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Symptoms appear on leaves of young plants, after planting out, as pale-green to grey-green, water-soaked streaks near the leaf tip and margins. These lesions coalesce and become yellowish-white with wavy edges. The whole leaf may eventually be affected, becoming whitish or greyish and then dying. Leaf sheaths and culms of more susceptible cultivars may be attacked. Systemic infection, known as kresek, results in wilting, desiccation of leaves and death, particularly of young transplanted plants. In older plants, the leaves become yellow and then die. In later stages, the disease may be difficult to distinguish from bacterial leaf streak (X. oryzae pv. oryzicola). (From EPPO/CABI, 1992; further information is given by Ou, 1985.)
Phytosanitary control measures are important (see Phytosanitary Risk): seed from infested areas is either prohibited or should come from pathogen-free crops and be subject to further testing for the pathogen.
For control in the field, use of seed from uninfected plants (or seed treatments), resistant varieties (as available) and careful attention to crop management (for example, by water control, avoidance of damage to seedlings) are most important. Awoderu et al. (1991) also place importance on restricting nitrogen fertilizer applications to about (80-100 kg N)/ha.
There is intensive research on mechanisms of host resistance to bacterial leaf blight and intensive breeding work. Chemical control is being attempted by the use of bactericides and antibiotics, particularly in Japan, but has not yet reached the stage of general recommendations. There are possibilities for biological control by fluorescent pseudomonads (Anuratha and Gnanamanickam, 1987) and bacteriocinogenic strains of X. oryzae pv. oryzae (Sakthivel and Mew, 1991).
Bacterial leaf blight is the most damaging disease of rice in South and South-East Asia and Japan, particularly since the introduction of dwarf high-yielding varieties. In Japan, where figures are available, up to 400,000 ha may be affected annually, with losses of 20-30% and up to 50%. Elsewhere, in more tropical regions, where the kresek form occurs, losses are thought to be even higher. Severe infection results in poor grain development, broken rice and deterioration in chemical and nutritional composition (Ou, 1985). In Africa, losses of 2.7-41% in grain yield have been found (Awoderu et al., 1991).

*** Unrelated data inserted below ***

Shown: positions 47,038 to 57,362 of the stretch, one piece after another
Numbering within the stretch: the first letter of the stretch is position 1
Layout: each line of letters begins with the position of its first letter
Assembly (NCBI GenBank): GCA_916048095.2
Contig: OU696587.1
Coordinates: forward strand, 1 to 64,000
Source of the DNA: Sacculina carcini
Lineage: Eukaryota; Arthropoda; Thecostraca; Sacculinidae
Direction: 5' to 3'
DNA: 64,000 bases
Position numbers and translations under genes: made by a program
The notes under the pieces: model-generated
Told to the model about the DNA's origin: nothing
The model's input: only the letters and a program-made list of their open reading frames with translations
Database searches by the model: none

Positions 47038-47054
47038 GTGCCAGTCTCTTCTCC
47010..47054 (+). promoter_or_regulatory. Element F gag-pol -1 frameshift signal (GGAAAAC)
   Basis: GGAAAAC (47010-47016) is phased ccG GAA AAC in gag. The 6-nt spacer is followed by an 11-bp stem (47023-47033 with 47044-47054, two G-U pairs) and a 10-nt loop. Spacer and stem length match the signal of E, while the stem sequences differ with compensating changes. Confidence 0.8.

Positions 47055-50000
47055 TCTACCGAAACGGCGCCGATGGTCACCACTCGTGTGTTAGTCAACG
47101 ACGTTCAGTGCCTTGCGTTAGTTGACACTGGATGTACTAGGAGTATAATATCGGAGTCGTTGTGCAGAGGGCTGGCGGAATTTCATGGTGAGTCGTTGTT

A yield loss simulation (YLS) model was used to simulate the effect of bacterial leaf blight on the growth and yield of rice cv. IR-64. Simulation results of the YLS were then compared to those of the blight model. The YLS was a multipest model in which damage mechanisms were simulated for foliar diseases-bacterial leaf blight/sheath blight, stem borer and weeds. The damage mechanisms of the bacterial leaf blight considered in the model were the reduction in leaf area index and leaf weight. The blight model was based on the Oryza-1 model, and simulates the effect of bacterial leaf blight/sheath blight on rice growth and yield. The major damage mechanisms of bacterial leaf blight considered in the model affect the characteristics of the photosynthesis light response curve. The stem and the storage organ weights were simulated better by the YLS than the blight. The simulated reduction in the total dry matter due to bacterial leaf blight with the YLS and the blight varied by 17.6-22.1 and 6.6-15.5%, respectively, compared to the observed reduction of 11.9-21.4% in different disease treatments. The effect of the disease was thus overestimated by the YLS whereas it was underestimated slightly by the blight. Both the models need further improvement in the quantification of damage mechanisms of bacterial leaf blight (Subhash Chander et al., 2002).